J. Crew's CEO Defines His Era with 'New Crew'
(Bloomberg Opinion) -- Jim Brett started as CEO of J. Crew Group Inc. in 2017, but you might say the Brett era hasn’t truly begun until now.
The apparel chain rolled out a brand relaunch this month, declaring on signs in its stores and in its digital marketing that "the New Crew" has arrived. The revamp includes a wider range of sizes, an emphasis on inclusiveness and more entry-level-priced garments, among other things.
When I consider J. Crew's new direction, Brett seems to have the overarching ideas right.
If there is one tidbit from the J. Crew media blitz that gave me confidence in Brett’s approach, it was this remark he made during his "CBS This Morning" interview:
That's the primary change that's happened over the past decade, is that people do want to be authors of their own look, and express their own individuality. And the brands that have stuck to the idea of dictating a look, I think, have fallen by the wayside.
Here, Brett puts his finger on what I've written before was a key J. Crew problem. Previous CEO Mickey Drexler, retail's "Merchant Prince," and his creative lead, Jenna Lyons, became too convinced of their own power. They appeared to think women would simply obey Lyons's fashion instincts, no matter what kooky directions they took or how bloated the price tags got.
That Brett wants to listen to shoppers, rather than decree to them what's cool, is a hugely important shift for J. Crew that could go a long way in fueling a turnaround.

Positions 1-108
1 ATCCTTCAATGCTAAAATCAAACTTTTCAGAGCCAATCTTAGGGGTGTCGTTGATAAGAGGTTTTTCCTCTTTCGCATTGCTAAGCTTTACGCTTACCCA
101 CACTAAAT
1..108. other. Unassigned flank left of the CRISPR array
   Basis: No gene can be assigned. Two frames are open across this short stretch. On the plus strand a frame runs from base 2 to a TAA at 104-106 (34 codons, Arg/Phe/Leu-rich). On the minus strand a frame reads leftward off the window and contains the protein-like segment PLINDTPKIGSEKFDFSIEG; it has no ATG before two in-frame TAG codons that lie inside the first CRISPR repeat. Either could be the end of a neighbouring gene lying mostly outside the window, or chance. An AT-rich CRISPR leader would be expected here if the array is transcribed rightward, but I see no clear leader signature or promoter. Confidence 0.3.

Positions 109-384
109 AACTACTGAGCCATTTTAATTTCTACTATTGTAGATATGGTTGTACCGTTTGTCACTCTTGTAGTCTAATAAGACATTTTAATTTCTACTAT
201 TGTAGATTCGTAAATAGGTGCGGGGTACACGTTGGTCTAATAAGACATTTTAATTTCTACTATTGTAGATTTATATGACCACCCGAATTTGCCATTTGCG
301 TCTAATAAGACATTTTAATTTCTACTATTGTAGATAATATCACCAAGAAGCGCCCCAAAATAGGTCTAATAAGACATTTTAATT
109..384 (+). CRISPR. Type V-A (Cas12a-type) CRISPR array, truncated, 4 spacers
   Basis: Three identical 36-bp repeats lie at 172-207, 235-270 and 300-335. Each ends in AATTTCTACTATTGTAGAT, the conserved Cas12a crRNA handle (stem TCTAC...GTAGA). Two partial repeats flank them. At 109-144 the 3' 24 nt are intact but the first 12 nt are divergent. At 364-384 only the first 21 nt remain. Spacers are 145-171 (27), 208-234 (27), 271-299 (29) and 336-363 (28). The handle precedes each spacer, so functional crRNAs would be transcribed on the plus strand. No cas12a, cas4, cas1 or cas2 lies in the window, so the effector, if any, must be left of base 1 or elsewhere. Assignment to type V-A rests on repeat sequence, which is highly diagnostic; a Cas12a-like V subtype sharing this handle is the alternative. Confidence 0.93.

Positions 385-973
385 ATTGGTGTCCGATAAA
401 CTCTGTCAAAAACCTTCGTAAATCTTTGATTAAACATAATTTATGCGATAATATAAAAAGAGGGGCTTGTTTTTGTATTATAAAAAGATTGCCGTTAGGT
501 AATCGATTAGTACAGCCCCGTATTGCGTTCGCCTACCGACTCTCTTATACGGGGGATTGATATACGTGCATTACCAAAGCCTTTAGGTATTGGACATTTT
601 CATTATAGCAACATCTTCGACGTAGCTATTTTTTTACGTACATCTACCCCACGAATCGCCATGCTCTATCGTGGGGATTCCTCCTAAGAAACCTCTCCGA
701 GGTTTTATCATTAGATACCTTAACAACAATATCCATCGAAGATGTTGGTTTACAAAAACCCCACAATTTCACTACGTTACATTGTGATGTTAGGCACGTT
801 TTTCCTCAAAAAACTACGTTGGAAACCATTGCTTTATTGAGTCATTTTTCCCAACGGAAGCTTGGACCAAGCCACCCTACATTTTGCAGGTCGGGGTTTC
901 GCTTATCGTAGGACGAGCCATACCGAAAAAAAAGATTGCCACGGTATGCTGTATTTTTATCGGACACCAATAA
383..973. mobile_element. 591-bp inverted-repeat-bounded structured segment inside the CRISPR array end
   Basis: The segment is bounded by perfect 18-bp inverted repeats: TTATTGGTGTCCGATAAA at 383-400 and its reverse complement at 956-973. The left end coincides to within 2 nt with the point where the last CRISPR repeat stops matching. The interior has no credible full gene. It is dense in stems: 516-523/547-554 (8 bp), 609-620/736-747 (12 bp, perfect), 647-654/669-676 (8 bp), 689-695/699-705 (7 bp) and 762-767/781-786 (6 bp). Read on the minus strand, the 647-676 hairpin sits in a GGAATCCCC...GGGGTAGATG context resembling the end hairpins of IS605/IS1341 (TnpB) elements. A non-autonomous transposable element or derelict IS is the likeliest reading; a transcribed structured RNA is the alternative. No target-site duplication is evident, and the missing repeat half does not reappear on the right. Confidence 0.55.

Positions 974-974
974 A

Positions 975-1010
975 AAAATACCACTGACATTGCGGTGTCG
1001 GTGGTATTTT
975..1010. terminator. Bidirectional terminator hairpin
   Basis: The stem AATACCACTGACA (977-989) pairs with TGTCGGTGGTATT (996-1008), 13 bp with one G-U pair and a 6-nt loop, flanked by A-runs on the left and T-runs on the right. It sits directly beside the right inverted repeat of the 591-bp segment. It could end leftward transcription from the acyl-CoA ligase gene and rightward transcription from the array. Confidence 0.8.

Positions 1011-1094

I also think Brett is smart to offer extended sizes. As my predecessor Shelly Banjo noted, plus-size is a vastly underserved and fast-growing market. And its new loyalty program also is a solid idea, because it's a way to offer value to your best customers while perhaps relying less on those tired "25 percent off your purchase" promotions.
Skimming through the new J. Crew catalog that landed in my mailbox last night, much about the pricing structure seemed well-calibrated for the J. Crew customer, such as cashmere sweaters at $98. But I'm not convinced some of the lowest-price offerings, such as $15 t-shirts will have major impact. There are no shortage of those in today's marketplace; differentiated, unique items are what's going to make J. Crew into a destination again. And I don't think J. Crew's new sub-brands — including Point Sur for women and Wallace & Barnes for men — are necessarily a useful distinction for shoppers.
Most importantly, though, I can't help but wonder if J. Crew simply has too much ground to make up now to return to its former glory. The J. Crew brand did manage to record positive comparable sales in the latest quarter for the first time in four years. But the company did let an awfully long stretch of time go by before moving in a new direction, allowing perceptions to calcify that this brand was out of touch.
Brett has a good, big-picture view of what J. Crew needs to win them back. I just worry that his sound ideas might have had a better shot at success if implemented, say, two years ago.
To contact the editor responsible for this story: Beth Williams at firstname.lastname@example.org
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Sarah Halzack is a Bloomberg Opinion columnist covering the consumer and retail industries. She was previously a national retail reporter for the Washington Post.
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